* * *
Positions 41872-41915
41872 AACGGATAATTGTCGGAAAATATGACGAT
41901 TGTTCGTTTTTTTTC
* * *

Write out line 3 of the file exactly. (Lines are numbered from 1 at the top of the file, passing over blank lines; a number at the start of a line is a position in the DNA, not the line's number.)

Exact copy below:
41901 TGTTCGTTTTTTTTC